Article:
If each node collects all of its events for a period of time, it can build its own Merkle tree for all of the Data Events that it wishes to anchor. It can then send an anchor request to the CAS for only the root of this tree.

The CAS, similarly, collects one tree root per node per anchor period and includes them in its own Merkle tree. It then anchors the root of this parent Merkle tree to the blockchain.

Once the tree is anchored, the CAS responds to each node with the proof and the path of the node’s subtree within the parent tree.

Since each node already maintains its own list of Data Events pending anchoring, it can take the proof and the node’s path through the parent tree to then create and distribute the corresponding Time Events.

The path in a Time Event will be the concatenation of the path of the node’s subtree in the parent tree and the path of the Data Event within the node’s subtree.

This approach reduces the work on the CAS from the order of the number of Data Events on the network to the order of the number of Ceramic nodes on the network.

Each node need only submit one request per anchor period, and receive one response per anchor period. Moreover, each node is now responsible for the creation and dissemination of Time Events for Data Events it originated.

Intermediate Steps

Anchor Proof Polling

Today, Ceramic nodes poll the CAS for every stream that is pending an Anchor. But if no new anchors have occurred, then none of these streams have been anchored and will all receive the same answer.

If, instead, Ceramic nodes polled for the most recent anchor proof, they could limit themselves to one request per polling period and not one request per stream in a loop across the anchor request store, as we do today.

Ceramic nodes can poll for the Time Events of individual streams only after a new anchor has occurred. In the meantime, it can poll at a much lower frequency for the latest anchor proof.

Note that at this stage, CAS is still responding to Ceramic nodes with Time Events versus just Merkle tree nodes.

Give Out Sub-Trees

Our CAS makes no promises about the order of events in the tree. If it sorts all of the Data Events by the node making the requests, then when that node polls, the CAS can respond with the proof, the path from the proof to the node’s part of the tree, and the node’s subtree.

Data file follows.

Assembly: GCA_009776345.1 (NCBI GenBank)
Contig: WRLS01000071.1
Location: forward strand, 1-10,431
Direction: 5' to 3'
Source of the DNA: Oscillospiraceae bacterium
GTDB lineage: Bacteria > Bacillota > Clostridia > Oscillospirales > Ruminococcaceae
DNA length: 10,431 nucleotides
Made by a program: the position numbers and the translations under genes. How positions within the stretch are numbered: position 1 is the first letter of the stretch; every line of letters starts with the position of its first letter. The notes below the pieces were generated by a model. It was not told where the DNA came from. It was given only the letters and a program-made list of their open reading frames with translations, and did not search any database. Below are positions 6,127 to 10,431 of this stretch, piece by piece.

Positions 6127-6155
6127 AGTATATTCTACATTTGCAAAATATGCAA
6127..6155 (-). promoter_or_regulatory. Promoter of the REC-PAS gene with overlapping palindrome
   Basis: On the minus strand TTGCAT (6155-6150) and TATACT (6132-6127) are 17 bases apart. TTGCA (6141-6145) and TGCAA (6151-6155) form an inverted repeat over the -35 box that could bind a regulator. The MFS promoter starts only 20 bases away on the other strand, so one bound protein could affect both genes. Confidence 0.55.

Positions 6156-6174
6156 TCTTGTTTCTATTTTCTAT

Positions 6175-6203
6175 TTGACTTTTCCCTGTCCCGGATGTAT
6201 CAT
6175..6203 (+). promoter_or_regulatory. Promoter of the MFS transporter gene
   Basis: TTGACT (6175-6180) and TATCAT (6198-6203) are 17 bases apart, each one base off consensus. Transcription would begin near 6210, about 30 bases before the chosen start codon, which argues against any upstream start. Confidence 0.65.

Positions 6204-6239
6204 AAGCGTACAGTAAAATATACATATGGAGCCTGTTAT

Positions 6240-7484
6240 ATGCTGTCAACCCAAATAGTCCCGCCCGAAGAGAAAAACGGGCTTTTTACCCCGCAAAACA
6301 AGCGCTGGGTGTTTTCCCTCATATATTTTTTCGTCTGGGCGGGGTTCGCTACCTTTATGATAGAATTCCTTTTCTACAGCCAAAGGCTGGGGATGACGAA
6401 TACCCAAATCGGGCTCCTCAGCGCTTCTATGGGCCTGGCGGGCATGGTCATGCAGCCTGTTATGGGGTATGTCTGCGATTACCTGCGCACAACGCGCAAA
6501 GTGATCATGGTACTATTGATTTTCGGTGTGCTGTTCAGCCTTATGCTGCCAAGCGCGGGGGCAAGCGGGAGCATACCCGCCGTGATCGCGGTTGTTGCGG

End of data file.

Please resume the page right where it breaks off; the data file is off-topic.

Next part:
At this stage, the CAS’s response does not include the actual Time Events, just the Merkle tree leaves and paths that are relevant to the requesting node. The node then walks the tree, creates and distributes the Time Events, and removes the Data Events from the anchor request store.

After the tree is processed, whatever is remaining in the node’s anchor request store can be polled or resubmitted to the CAS.

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We could use a different message bus/queueing mechanism, like Kinesis.

Yes, true, though I’m hoping we won’t need to. I think 300M anchors per day per cluster should cover our needs for a while, at least until we can fully decentralize.

And if we start implementing some of the enhancements from @AaronDGoldman’s post, we’ll have all the room we need.

With step 1 and 2, how many events per hour do you think we can push CAS to?

Capturing notes on this from Discord.

We’ve been able to achieve ~15K per hour without any tweaks to the current config, and we might be able to do more than that.

I think so. We should benchmark this on Dev CAS.

There are a few considerations here:

  • More than for perf, a dedicated cluster protects a partner from “noisy neighbors” and one big partner can’t take down CAS and, with it, all of another partner’s anchors. I’d say that we should think carefully about which partners are critical and their SLAs, and then consider if we want them on dedicated clusters. Will be a bit more operational overhead but we have most things in code, so it shouldn’t be terribly difficult.